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Suppose that .... (Read 20576 times)
Tony
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Re: Suppose that ....
Reply #30 - 08/11/07 at 17:06:53
 
Quote from frankuitaalst on 08/11/07 at 03:15:10:
I'll post the .gsim file . This may explain a lot .

If you do that, I'll take a look.
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frankuitaalst
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Re: Suppose that ....
Reply #31 - 08/11/07 at 17:54:02
 
Sorry , but for some reason I get the "6 overflow" message . I use the Beta22april2007 version .
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Re: Suppose that ....
Reply #32 - 08/12/07 at 03:00:00
 
Heres the clue to the mystery above :  
The sim herunder shows this system edge on .  
What I didn't tell was that the planet was positioned originally high above the ecliptic of the sun orbits , right in the middle  embarrassed
One can see the suns react on a still unvisible planet . As the planet crosses the plane the suns "jump".  
The planet gets an overshoot , returns ...and so on .  
Seems to act as a "cosmic spring".  
I didn't succeed in putting this system in GravSim as the system is referenced in global coordinates.
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2SunsplusplanetEdge.gif
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Re: Suppose that ....
Reply #33 - 08/18/07 at 07:55:40
 
On the stability of a Lagrange orbit ...
Suppose our Earth had a sister-planet in its Lagrange point L4 or L5 .
What happens ?  
Not much , but ...
In the frames herunder the movement of both Earths is shown in a rotating frame of our Earth .  
Earth is at 3 'o clock , the sister planet is at 1 'o clock .  
The simulation starts with 1 Earth , showing also Mercury and Venus .  
The next frame shows the same simulation but with 2 Earths .  
Then the massas of the Earths are increased by 10, 100 ,1000 , 2000 , 4000, 8000...
Each picture shows the system after 250 years.  
The system gets unstable between as the sum of both masses  is somewhere in between 1.2% and 2.4% of the solar Mass.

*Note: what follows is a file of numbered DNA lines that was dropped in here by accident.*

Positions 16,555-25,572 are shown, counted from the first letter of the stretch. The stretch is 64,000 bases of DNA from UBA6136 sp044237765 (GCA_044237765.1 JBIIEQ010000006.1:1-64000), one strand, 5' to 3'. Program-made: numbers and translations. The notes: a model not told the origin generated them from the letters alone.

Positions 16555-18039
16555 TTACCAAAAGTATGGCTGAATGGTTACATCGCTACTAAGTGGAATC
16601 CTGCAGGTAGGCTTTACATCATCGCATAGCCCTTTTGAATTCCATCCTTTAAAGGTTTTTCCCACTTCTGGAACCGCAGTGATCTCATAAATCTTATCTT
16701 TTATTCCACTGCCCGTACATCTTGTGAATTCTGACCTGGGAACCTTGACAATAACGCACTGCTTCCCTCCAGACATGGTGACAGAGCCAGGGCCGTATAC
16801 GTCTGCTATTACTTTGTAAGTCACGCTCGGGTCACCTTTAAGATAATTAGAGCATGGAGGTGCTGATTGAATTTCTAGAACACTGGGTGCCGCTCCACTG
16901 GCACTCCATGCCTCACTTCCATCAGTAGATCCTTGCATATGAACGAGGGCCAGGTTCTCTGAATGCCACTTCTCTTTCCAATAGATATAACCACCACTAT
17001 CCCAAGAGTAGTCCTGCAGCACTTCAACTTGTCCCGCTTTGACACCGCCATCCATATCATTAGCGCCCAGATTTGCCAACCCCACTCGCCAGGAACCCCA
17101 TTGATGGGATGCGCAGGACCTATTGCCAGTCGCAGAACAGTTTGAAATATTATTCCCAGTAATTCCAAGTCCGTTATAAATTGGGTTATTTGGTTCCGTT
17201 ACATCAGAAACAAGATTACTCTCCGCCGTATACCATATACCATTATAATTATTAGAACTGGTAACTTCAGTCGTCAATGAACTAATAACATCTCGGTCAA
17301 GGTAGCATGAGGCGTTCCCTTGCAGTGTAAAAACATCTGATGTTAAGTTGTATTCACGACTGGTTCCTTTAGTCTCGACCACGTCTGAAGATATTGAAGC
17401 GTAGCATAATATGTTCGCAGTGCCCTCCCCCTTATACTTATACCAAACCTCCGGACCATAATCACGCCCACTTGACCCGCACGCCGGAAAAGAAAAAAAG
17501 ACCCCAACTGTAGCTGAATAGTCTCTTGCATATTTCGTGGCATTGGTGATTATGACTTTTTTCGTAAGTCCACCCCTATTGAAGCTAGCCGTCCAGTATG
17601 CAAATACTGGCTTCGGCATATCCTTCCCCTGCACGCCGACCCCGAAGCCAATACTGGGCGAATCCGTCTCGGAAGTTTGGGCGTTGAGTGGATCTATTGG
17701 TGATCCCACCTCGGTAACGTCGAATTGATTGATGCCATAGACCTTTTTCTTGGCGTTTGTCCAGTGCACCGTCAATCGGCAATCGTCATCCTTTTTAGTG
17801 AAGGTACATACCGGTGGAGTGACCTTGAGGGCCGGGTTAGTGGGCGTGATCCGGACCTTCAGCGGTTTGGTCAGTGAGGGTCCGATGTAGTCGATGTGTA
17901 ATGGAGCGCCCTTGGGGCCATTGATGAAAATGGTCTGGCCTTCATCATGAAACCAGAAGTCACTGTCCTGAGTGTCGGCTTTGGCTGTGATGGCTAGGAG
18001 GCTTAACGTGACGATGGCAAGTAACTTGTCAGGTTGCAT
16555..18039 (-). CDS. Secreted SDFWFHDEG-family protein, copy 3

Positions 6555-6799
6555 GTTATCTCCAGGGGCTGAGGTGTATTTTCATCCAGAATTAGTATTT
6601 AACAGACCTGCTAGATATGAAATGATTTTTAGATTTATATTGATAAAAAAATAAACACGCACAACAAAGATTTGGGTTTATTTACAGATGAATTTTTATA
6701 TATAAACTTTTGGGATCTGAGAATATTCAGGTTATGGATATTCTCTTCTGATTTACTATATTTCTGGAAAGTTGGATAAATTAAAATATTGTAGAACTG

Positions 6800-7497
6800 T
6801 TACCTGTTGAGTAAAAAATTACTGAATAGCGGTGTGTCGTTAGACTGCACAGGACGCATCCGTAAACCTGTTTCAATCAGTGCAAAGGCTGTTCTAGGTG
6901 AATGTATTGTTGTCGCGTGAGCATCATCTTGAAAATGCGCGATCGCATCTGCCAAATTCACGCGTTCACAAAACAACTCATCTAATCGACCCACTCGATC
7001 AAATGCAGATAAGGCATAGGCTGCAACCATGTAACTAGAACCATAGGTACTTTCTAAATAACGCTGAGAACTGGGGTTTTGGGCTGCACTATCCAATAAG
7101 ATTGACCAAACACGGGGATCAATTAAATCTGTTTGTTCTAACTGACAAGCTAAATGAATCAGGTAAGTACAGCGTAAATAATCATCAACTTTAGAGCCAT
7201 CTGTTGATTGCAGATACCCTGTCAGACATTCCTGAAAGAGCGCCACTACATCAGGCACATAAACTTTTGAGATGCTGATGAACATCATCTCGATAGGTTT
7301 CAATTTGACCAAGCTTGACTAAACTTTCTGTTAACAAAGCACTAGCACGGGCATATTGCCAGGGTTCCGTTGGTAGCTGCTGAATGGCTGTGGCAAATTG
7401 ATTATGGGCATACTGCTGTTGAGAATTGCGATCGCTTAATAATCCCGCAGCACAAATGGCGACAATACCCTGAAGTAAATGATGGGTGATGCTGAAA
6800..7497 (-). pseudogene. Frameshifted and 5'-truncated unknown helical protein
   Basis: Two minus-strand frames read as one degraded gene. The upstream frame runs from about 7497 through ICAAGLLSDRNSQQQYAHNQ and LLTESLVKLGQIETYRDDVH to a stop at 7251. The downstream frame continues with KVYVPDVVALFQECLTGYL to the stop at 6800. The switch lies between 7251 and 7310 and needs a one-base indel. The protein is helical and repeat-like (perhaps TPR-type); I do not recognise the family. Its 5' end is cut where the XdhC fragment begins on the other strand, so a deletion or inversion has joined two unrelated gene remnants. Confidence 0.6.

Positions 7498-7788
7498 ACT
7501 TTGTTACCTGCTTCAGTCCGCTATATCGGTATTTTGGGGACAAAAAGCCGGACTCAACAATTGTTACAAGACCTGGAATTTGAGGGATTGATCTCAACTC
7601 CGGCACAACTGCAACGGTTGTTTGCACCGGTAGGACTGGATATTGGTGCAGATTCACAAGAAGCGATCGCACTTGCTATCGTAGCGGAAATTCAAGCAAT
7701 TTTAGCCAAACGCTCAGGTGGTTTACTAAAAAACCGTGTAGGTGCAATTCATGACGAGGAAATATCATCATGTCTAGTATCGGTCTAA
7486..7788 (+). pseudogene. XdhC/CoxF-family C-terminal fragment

Running the application it seems that Venus plays a big role in the unstability of the system .  
At a given moment she really can't decide which Earth to visit first . Smiley
The last picture shows the last frame for above where Mercury , Venus and 1 Earth are ejected .  
Remarkable is the amazing orbit of Mercury in the 2*4000 Earth Mass simulation.
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LagrangeEarthMass.gif
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Re: Suppose that ....
Reply #34 - 08/18/07 at 12:27:57
 
It's about 4%, the mass ratio between the Sun and the combined masses of the double Earths.  Here's a link from the BAUT forum where we discussed this:
http://www.bautforum.com/astronomy/58590-orbit-earth-changes.html
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Re: Suppose that ....
Reply #35 - 08/19/07 at 12:07:12
 
Nice work in the above link in the BAUT-forum !  
The abstract of Chambers and Laughlin stipulates for the linear stability : 2mpl/(2mpl+Msun)< 0.03812 .  
http://adsabs.harvard.edu/cgi-bin/np...2L&db_key=AST&
 
This number of about 4% (0.03812) is AWFULLY correct as can be seen in the frames hereunder .  
4 sims were run with increasing mass of Earth so that the ratio becomes : 0.03792; 0.03811 ; 0.03820 and 0.03825 ( compare to 0.03812 ) for more than 1000 years .  
The first two are stable ( ratio = ok ) , Earths hardly move relatively .  
The third run is just above the ratio , here there is a dynamically stability , not a linear one .  
In the last run the ratio is exceeded by 0.00013 and the stabiltity is completely gone .
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Lagrange2Earths3.gif
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Re: Suppose that ....
Reply #36 - 08/20/07 at 11:30:49
 
Lagrangian points :  
Is a system which has a sister planet in its Lagrangian point L4 or L5 ( also at 60° behind or ahead ) capable to have also other bodies moving in an horseshoe orbit ?  
IT IS !  
Consider an Earth-Sun system , add a second Earth at 60° and add two minor bodies , starting at the opposite site of the sun , vieuwed from Earth . Give them a position of resp. 1.01 Au and 0.99 AU .